Jackson Dixon-Galbreath was selected as a 2009 Washington Aerospace Scholar. Dixon-Galbreath, 16, is a junior at Lakes High School, but is also a member of Clover Park High School’s Air Force JROTC. Dixon-Galbreath is the son of Dennis Dixon and Holly Galbreath of Lakewood.
The Washington Aerospace Scholar program is for high school juniors from around the state and emphasizes science, technology, engineering and math and encourages students to consider careers in those fields.
During phase one of the program, Dixon-Galbreath will complete distance learning with a NASA-designed curriculum at home. The curriculum consists of 10 lessons and a final project. From there, Dixon-Galbreath will be eligible for the second phase-a six-day summer residency hosted by the Museum of Flight. Only the top 160 students from phase one will make it to phase two. The residency features hands-on engineering events related to the design of a human mission to Mars. Participants will be involved in a multitude of science-based activities with aerospace professionals and attend tours and field trips.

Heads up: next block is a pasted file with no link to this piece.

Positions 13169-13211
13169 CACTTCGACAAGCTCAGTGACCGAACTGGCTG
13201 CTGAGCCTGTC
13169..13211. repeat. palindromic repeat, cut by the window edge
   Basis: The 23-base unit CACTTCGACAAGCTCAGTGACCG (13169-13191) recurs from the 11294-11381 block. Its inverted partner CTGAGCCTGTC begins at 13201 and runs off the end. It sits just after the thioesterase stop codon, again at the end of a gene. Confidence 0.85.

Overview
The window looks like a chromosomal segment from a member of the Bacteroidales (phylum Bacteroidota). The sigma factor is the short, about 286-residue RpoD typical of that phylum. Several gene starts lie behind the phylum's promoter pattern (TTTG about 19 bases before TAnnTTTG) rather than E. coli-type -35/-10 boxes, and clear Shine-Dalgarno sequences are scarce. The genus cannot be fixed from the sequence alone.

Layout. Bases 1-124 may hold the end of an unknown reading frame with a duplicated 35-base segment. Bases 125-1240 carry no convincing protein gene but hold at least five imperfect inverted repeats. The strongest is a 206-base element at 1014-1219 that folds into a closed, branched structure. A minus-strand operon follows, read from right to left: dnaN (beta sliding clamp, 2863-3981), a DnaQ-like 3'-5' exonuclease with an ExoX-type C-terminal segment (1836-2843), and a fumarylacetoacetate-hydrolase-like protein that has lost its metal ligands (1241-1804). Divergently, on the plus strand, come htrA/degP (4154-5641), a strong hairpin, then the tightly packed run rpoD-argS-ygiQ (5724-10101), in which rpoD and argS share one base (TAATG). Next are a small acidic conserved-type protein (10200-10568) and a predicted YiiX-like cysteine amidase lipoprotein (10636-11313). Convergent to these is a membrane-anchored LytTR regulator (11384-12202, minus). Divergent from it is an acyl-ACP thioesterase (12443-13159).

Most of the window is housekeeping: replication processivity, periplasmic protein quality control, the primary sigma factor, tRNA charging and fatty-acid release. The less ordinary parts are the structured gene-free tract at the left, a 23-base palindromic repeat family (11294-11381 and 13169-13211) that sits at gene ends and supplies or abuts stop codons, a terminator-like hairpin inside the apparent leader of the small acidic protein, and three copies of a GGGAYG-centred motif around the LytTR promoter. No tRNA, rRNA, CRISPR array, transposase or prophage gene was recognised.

“I have always been interested in technology and recently developed a strong interest in planes,” said Dixon-Galbreath, who plans to attend a four year college and begin a career in technology or aerospace engineering. “As part of phase one, I am currently researching moon exploration and designing my own moon base using computer software. It’s really neat.”
In addition to Air Force JROTC, Dixon-Galbreath is an Ignite mentor and part of Lakes’ award-winning choir.
“This has been a great experience so far and I encourage other students to pursue acceptance next year-it just takes dedication and hard work.”